Internet surveillance, regulation, and chilling effects online: a comparative case study


Jonathon W. Penney, Citizen Lab, University of Toronto, Canada
PUBLISHED ON: 26 May 2017 DOI: 10.14763/2017.2.692

Abstract

With internet regulation and censorship on the rise, states increasingly engaging in online surveillance, and state cyber-policing capabilities rapidly evolving globally, concerns about regulatory “chilling effects” online—the idea that laws, regulations, or state surveillance can deter people from exercising their freedoms or engaging in legal activities on the internet have taken on greater urgency and public importance. But just as notions of “chilling effects” are not new, neither is skepticism about their legal, theoretical, and empirical basis; in fact, the concept remains largely un-interrogated with significant gaps in understanding, particularly with respect to chilling effects online. This work helps fill this void with a first-of-its-kind online survey that examines multiple dimensions of chilling effects online by comparing and analyzing responses to hypothetical scenarios involving different kinds of regulatory actions—including an anti-cyberbullying law, public/private sector surveillance, and an online regulatory scheme, based on the Digital Millennium Copyright Act (DMCA), enforced through personally received legal threats/notices. The results suggest not only the existence and significance of regulatory chilling effects online across these different scenarios but also evidence a differential impact—with personally received legal notices and government surveillance online consistently having the greatest chilling effect on people’s activities online—and certain online activities like speech, search, and personal sharing also impacted differently. The results also offer, for the first time, insights based on demographics and other similar factors about how certain people and groups may be more affected than others, including findings that younger people and women are more likely to be chilled; younger people and women are less likely to take steps to resist regulatory actions and defend themselves; and anti-cyberbullying laws may have a salutary impact on women’s willingness to share content online suggesting, contrary to critics, that such laws may lead to more speech and sharing, than less. The findings also offer evidence of secondary chilling effects— where users’ online activities are chilled even when not they, but others in their social networks receive legal processes.
Citation & publishing information
Received: August 15, 2016 Reviewed: May 1, 2017 Published: May 26, 2017
Licence: Creative Commons Attribution 3.0 Germany
Funding: Social Science Humanities and Research Council (SSHRC), Government of Canada.
Competing interests: The author has declared that no competing interests exist that have influenced the text.
Keywords: Chilling effects, Online surveillance, Government surveillance, Corporate surveillance
Citation: Penney, J. (2017). Internet surveillance, regulation, and chilling effects online: a comparative case study. Internet Policy Review, 6(2). DOI: 10.14763/2017.2.692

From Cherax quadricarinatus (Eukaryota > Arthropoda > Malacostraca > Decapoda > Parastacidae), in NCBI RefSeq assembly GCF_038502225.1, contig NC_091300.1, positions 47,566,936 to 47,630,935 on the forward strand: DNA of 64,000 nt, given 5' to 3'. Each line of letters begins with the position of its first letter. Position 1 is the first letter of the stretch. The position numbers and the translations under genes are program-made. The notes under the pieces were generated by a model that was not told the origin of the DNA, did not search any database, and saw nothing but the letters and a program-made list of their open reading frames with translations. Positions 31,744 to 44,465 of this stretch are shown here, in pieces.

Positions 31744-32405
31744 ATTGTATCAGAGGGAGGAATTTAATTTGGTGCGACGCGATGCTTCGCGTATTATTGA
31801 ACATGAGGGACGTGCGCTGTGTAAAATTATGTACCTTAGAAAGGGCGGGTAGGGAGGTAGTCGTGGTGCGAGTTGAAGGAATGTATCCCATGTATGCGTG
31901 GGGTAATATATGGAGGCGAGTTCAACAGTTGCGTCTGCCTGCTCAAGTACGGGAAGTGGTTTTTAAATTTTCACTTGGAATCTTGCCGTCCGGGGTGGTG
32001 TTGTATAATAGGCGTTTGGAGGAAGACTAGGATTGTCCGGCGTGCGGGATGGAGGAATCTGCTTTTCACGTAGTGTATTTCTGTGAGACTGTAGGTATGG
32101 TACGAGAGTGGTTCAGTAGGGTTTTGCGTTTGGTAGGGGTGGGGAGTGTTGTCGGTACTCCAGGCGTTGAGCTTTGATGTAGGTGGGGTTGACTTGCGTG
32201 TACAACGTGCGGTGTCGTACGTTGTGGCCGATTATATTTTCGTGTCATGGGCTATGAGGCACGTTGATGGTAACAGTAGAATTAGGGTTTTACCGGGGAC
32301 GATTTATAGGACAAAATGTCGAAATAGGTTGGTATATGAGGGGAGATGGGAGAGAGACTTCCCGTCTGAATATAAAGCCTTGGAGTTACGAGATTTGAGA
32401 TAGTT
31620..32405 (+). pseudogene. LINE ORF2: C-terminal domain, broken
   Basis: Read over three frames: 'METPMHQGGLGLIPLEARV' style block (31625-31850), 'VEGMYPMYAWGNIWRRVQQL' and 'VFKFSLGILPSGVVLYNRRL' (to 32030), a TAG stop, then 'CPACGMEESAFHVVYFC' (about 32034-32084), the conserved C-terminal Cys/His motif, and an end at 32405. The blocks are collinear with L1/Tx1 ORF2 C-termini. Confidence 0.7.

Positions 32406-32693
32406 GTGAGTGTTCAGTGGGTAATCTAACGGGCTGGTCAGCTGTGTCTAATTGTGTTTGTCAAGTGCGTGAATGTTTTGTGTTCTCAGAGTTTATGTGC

Note by the editor: Three references have been added and one minor adjustment has been made to one sentence in the text, post-publication (on 13 June 2017).

1. Introduction

With internet regulation and censorship on the rise, states increasingly engaging in online surveillance, and state cyber-policing capabilities rapidly evolving globally (Nye, 2011; Zittrain, 2008; Deibert, 2013; Deibert et al., 2012; Schneier, 2015) concerns about regulatory “chilling effects” online - the idea or theory that laws, regulations, or state surveillance can deter people from exercising their freedoms or engaging in legal activities on the internet have taken on greater urgency and public importance. But just as notions of chilling effects are not new, neither is skepticism about its legal, theoretical, and empirical basis (Kaminski and Witov, 2015: 480-482; Schauer, 1978; Blasi, 1985; Kendrick, 2013: 1657). And while several recent studies have helped provide new insights on chilling effects (e.g., Stoycheff, 2016; Penney, 2016; Townend, 2014; Marthews and Tucker, 2014; PEN America, 2013; 2015; Pew Research Center, 2015a; 2015b), significant gaps remain in its empirical underpinning and theoretical understanding, particularly how such laws, regulations, and state surveillance impact activities online (Kaminski and Witnov, 2015: 517; Townend, 2014).

One such gap in research is the comparative dimensions of chilling effects online, both in terms of different forms of chilling effects and their impact across different populations (Townend, 2014). This case study helps address this lack of empirical evidence with a first-of-its-kind online survey that examines multiple dimensions of chilling effects online by comparing and analysing responses to four different hypothetical “chilling effect scenarios”, that is, hypothetical scenarios involving different kinds of regulatory actions that may, in practice, “chill” or deter internet users from engaging in legal activities online, to different or greater or lesser extents (if at all).

Chilling effects theory: framing the case study